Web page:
W3C home > Mailing lists > Public > w3c-wai-ig@w3.org > April to June 2016

Re: Straw man list for WCAG.NEXT, another proposal...

From: Chaals McCathie Nevile <chaals@yandex-team.ru>
Date: Sat, 09 Apr 2016 15:46:08 +0200
To: WCAG <w3c-wai-ig@w3.org>, "Jutta Treviranus" <jutta.trevira@gmail.com>
Cc: "Jutta Treviranus" <jutta.treviranus@utoronto.ca>, "David MacDonald" <david@can-adapt.com>, WCAG <w3c-wai-gl@w3.org>, "Andrew Kirkpatrick" <akirkpat@adobe.com>, "John Foliot" <john.foliot@deque.com>
Message-ID: <op.yfnm66oms7agh9@widsith.local>
A big +1 to this.

cheers

On Sat, 09 Apr 2016 14:25:39 +0200, Jutta Treviranus  
<jutta.trevira@gmail.com> wrote:

> Hi all,
> I want to re-emphasize another strategy...
>
>>> From: David MacDonald [mailto:david@can-adapt.com]
>>
>>> I *don't* think we should be saying we'll have 2 or 3 new versions of  
>>> WCAG in the next 3 years...
>>> it is incredibly expensive and time consuming for stakeholders to  
>>> update
>>> policy, legislation, and their web sites every year…
>
> David makes a good point, however, we must keep up with changes on the  
> Web, if we don’t we pit Web accessibility requirements against  
> innovation and functionality. If anyone requires innovation it is people  
> who currently experience barriers to using the Web, especially people we  
> didn’t consider in formulating the last two versions of WCAG.
>
> One powerful way to achieve agility without unsupportable ripple effects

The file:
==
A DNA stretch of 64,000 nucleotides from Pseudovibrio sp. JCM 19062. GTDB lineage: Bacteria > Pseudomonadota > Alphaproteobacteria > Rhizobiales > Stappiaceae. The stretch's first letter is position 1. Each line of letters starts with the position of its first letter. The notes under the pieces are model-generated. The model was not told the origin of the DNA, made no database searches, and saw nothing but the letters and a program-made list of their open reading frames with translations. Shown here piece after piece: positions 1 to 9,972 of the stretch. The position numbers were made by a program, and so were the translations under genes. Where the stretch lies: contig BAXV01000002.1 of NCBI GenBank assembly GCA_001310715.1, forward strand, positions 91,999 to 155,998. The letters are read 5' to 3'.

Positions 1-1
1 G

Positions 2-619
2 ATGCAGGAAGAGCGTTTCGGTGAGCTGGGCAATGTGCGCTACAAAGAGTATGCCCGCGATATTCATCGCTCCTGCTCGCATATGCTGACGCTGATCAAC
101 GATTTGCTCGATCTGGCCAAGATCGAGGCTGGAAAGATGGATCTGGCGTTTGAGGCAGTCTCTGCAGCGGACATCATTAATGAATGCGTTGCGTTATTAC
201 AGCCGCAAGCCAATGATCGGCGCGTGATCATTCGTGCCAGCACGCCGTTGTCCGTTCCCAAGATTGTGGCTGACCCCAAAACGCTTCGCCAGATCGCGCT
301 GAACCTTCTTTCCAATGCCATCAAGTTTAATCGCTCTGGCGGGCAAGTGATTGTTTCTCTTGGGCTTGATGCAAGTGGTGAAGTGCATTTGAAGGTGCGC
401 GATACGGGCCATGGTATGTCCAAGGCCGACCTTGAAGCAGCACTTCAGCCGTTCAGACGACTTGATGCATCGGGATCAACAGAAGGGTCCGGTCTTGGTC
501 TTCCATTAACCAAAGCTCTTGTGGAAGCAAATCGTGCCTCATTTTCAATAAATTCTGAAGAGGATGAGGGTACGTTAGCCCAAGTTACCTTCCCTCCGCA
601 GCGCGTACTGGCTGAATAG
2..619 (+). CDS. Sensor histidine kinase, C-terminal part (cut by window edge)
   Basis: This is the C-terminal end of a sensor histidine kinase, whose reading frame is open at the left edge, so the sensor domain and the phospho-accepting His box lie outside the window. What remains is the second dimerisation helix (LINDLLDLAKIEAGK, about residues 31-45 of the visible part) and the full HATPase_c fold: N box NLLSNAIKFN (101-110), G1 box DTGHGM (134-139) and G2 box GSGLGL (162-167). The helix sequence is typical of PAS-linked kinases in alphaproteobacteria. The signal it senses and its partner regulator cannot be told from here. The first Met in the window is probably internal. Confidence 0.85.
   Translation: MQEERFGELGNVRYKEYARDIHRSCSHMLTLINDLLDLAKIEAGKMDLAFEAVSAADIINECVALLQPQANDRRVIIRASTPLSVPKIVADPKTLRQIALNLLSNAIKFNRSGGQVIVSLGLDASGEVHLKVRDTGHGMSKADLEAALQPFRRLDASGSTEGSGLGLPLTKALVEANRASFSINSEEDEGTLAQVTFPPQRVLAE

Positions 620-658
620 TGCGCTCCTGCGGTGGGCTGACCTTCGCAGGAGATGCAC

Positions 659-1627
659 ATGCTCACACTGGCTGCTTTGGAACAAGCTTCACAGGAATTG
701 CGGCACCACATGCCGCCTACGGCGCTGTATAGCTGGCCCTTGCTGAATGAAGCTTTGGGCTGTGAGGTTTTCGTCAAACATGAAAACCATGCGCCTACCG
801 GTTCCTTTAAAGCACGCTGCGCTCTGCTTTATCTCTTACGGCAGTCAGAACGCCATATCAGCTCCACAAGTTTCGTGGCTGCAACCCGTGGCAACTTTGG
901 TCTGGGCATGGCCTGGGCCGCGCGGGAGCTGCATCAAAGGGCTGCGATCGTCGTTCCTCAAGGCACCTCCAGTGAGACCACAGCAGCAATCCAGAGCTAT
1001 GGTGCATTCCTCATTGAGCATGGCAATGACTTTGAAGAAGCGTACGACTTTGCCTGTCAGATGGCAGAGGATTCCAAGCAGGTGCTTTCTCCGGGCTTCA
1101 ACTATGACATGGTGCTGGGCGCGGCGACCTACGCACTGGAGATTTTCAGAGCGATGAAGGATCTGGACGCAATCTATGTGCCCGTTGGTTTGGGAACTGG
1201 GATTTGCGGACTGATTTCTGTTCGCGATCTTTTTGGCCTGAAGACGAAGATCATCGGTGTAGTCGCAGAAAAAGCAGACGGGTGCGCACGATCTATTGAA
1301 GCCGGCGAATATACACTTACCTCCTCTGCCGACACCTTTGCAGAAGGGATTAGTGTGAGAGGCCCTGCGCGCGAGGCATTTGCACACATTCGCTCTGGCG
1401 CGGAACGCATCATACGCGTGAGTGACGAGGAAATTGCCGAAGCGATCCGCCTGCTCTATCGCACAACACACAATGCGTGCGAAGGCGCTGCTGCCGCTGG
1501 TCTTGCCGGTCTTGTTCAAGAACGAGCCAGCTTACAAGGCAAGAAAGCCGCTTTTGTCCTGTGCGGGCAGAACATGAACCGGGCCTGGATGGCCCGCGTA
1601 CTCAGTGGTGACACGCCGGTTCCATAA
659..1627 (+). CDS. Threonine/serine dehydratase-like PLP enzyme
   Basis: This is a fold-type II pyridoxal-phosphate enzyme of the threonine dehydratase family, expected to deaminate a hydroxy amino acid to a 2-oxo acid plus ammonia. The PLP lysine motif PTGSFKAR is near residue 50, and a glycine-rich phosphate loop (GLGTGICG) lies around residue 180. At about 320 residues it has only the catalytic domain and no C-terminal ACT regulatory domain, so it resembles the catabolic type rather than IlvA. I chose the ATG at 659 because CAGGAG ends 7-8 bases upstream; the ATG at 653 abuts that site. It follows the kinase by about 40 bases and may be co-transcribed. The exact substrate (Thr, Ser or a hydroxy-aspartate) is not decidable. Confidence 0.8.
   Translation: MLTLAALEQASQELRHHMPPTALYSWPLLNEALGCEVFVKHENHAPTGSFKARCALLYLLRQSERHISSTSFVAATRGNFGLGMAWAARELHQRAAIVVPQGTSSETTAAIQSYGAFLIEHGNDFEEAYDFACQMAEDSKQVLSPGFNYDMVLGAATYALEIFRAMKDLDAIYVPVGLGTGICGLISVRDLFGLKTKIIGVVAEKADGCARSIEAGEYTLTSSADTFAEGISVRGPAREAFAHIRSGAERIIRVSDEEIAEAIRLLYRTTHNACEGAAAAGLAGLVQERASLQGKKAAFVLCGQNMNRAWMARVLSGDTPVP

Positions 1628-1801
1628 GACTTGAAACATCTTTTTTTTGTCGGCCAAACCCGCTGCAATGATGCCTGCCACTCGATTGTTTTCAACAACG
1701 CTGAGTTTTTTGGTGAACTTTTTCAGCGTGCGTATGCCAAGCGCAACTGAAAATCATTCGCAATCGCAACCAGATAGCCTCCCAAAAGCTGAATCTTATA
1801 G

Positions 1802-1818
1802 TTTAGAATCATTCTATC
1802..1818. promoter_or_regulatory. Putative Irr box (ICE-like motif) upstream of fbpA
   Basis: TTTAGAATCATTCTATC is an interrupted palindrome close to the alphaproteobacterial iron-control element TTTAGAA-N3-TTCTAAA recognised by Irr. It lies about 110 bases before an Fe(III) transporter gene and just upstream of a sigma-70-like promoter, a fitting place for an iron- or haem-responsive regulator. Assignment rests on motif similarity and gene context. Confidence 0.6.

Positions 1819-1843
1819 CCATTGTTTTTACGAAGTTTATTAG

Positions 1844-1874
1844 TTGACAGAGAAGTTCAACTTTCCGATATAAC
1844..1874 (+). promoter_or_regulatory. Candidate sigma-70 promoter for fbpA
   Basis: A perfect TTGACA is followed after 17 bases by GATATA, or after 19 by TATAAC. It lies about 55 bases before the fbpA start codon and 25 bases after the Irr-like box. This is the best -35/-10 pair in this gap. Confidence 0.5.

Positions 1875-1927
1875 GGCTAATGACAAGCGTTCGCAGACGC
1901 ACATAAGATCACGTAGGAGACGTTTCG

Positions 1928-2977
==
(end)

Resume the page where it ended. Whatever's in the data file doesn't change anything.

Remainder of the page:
> throughout the ecosystem is for policy, legislation, regulations and WAI  
> WCAG to focus on authoring tool supports for accessibility. Regulators  
> would  require that authoring tools support accessible authoring and  
> require employers to provide authoring tools that support accessible  
> authoring. This reduces the load on public regulators, means that every  
> Web author does not need to become technically literate in the specifics  
> of accessible code, and requires compliance by a group that is also  
> creating new functions so they think about accessibility at the time of  
> innovation.
>
> This also reduces the barriers to responsive change in requirements. The  
> change only needs to reach the developers of authoring tools (albeit  
> authoring functions appear in many forms but fewer than there are Web  
> authors). We don’t need to get everyone up to speed on changes, only  
> technically literate developers that are responsible for authoring  
> functions.
>
> The other issue this addresses is that authoring tools are currently a  
> huge impediment to accessible authoring. Anyone motivated enough to try  
> to make their Web content accessible has to fight with the tools and  
> find tricks and hacks that are not part of the standard workflow.
>
> Regarding ripple effects, think about the impact of any function to  
> support accessibility in a popular authoring tool such as Facebook,  
> Word,  or Blackboard — countless authors who may have no idea about any  
> of the technical details of WCAG will unconsciously comply as part of  
> the natural workflow.
>
> Jutta
>
> Jutta Treviranus
> Director, Inclusive Design Research Centre
> OCAD University
>
>


-- 
Charles McCathie Nevile - web standards - CTO Office, Yandex
  chaals@yandex-team.ru - - - Find more at http://yandex.com
Received on Saturday, 9 April 2016 13:46:43 UTC

This archive was generated by hypermail 2.3.1 : Saturday, 9 April 2016 13:46:43 UTC